In a film that’s over 160 minutes long, it might have run the risk of seeming a bit plain after a while, but director Cibi is as restless as a college-going youngster—and I mean this as a compliment. By interval, the Chakravarthy-Bhoominathan conflict gets well-established, and it feels like there isn’t much else to it. And yet, the film soldiers on in enterprising ways during the other half. Bhoominathan’s solution for the Chakravarthy problem is clever and fitting of his purpose. Chakravarthy’s rebellious response results in the teachers having to write examinations, and this results in perhaps the film’s most entertaining phase with the student-teacher identities getting swapped. The director provides us all with a lot of catharsis for what we heard growing up in educational institutions, including that notorious response when you forgot something: “Saapda marandhiya?” (In an earlier riotous scene, Chakravarthy says yes, and goes away to eat). Or how about when Chakravarthy and friends sit next to a professor, staring into his eyes intently, while he’s writing an exam—as payback for when it used to be the other way round? These are hilarious portions and stand as testament of the director’s keen observations of college life.
It helps him that Sivakarthikeyan is terrific with such humour. Watch him as he stands defeated at around interval, dressed in uniform, and carrying books he has no interest in. Anirudh’s background score is simply the sad version of ‘Baasha paaru’, and for a minute, it’s easy to forget that this actor is a bonafide star—and this ability to make us forget that is this actor's strength. He can play not just a college student, but a school student as well. It’s well-known he is great at humour, but in this film, he shows a real interest in also climbing into the emotional portions, as evidenced by that final, unexpectedly moving, stretch.
Some of the writing is often a bit too eager to have an effect, and so, this film is prone to exaggerations in writing and performances from time to time. Chakravarthy’s father doesn’t like his son’s career choice, and his response is to bring home a mad man who has failed at the same career. It’s extreme, a bit too dramatic, but then, this film remains aware of this. In the very next scene, Chakravarthy’s friend says, “Unakku manda kodaichal kudukarthukku unga appa room pottu yosipaar pola…” It’s exactly what I was thinking too.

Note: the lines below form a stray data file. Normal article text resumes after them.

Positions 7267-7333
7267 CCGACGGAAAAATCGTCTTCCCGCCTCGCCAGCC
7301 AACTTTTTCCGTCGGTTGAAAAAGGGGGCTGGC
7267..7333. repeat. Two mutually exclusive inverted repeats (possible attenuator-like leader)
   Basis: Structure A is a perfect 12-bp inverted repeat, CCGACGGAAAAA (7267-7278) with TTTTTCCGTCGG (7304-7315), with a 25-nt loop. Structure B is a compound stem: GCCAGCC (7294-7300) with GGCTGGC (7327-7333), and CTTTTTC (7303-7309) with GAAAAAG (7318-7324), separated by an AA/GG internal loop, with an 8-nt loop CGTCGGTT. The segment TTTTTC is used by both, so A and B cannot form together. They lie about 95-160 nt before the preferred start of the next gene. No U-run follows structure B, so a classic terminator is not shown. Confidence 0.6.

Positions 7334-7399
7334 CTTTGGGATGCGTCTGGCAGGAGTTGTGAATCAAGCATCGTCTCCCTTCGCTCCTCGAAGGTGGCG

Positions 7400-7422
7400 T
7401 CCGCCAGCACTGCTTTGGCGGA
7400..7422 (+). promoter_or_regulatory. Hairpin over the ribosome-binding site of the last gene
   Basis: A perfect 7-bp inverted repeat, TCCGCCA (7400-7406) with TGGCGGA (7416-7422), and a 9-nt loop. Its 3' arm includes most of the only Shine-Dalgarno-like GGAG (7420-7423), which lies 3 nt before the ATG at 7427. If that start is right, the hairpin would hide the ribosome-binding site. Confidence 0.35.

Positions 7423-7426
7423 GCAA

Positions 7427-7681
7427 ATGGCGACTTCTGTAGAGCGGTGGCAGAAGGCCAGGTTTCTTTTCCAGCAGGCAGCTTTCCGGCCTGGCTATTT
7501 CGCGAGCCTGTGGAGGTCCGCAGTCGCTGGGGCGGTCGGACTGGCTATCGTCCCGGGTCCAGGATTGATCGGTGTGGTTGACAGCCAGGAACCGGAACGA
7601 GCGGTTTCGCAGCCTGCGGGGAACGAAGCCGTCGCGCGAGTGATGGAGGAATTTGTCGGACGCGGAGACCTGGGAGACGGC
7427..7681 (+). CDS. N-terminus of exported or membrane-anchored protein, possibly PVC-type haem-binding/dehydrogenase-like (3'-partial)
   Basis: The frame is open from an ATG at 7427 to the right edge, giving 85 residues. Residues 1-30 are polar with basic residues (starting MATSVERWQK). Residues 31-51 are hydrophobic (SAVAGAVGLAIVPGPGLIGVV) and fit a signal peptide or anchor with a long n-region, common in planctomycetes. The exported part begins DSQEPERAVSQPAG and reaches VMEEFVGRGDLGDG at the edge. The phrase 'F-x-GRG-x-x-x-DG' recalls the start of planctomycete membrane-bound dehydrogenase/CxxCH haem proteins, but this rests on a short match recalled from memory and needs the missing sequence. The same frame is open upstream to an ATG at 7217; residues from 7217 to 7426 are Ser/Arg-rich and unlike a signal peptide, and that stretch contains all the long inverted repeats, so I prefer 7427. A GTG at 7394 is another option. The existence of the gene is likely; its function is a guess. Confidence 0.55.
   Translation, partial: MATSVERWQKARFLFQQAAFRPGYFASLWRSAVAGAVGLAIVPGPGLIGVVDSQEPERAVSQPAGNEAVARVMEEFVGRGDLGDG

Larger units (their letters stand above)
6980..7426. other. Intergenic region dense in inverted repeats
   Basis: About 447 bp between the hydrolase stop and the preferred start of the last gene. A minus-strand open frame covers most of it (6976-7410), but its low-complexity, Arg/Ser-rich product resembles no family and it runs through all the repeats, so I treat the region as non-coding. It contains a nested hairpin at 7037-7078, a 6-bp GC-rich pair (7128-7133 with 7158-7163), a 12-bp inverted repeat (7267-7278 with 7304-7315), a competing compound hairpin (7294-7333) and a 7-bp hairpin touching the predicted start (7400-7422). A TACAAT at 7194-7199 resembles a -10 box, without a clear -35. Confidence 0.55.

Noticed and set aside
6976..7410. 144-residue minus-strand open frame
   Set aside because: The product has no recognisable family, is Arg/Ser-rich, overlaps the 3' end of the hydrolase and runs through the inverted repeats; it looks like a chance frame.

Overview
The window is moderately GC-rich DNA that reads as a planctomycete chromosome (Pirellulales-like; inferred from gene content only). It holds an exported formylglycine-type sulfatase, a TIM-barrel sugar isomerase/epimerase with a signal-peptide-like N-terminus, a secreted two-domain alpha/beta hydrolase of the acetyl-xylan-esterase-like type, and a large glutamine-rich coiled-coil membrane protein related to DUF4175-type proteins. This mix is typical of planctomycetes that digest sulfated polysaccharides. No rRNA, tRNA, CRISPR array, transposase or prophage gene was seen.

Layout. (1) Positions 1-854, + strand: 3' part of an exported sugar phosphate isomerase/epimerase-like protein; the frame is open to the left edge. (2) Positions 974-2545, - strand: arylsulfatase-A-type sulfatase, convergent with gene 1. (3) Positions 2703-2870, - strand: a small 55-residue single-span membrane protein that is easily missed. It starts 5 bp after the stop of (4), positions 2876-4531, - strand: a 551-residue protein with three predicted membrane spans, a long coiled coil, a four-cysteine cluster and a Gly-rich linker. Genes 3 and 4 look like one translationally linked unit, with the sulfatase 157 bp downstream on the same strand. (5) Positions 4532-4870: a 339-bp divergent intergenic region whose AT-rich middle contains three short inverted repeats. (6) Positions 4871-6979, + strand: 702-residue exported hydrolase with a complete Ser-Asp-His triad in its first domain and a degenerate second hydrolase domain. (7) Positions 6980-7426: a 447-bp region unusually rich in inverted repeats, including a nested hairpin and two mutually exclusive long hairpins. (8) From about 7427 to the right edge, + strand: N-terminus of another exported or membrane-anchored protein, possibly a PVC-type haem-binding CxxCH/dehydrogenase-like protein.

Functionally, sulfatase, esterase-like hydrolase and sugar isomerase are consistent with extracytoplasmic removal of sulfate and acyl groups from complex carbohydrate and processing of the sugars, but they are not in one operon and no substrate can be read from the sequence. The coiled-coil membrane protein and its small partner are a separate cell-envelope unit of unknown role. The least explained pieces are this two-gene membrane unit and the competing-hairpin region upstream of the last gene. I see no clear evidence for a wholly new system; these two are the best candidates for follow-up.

However, all this self-awareness still doesn’t help sell Chakravarthy’s relationship with Angayarkanni (Priyanka). The humour is fine, but all she is, is the ‘vellai nilaa’, like he refers to her. She’s the usual crutch women are usually shown to be in these films, and even any objections she has about his refusal to own their relationship don’t amount to much. There are a couple of songs based on the two, with Anirudh’s ‘Private Party’ being a particularly enjoyable distraction.
Don may have the exterior of a fun, college film, but its core is made of solid emotion. Though our sympathies lie with Chakravarthy, the film remembers that he’s still a naïve, college student, who lacks the capacity to see the bigger picture. I liked the writing maturity in these spaces and enjoyed that nobody is truly evil in Don. The two ‘bad’ men, Chakravarthy’s father and Bhoomi, even evolve during this film. At a time when even heroes, played by stars, don’t evolve in films, it’s quite something to see supporting characters have an arc.
But wait, am I saying that Don is an example of tremendous storytelling? Does the film have anything revolutionary to communicate? The answer is no on both counts, but sometimes, the bigger question is, does the lack of finesse and novelty come in the way of entertainment? That would be a firm no from me.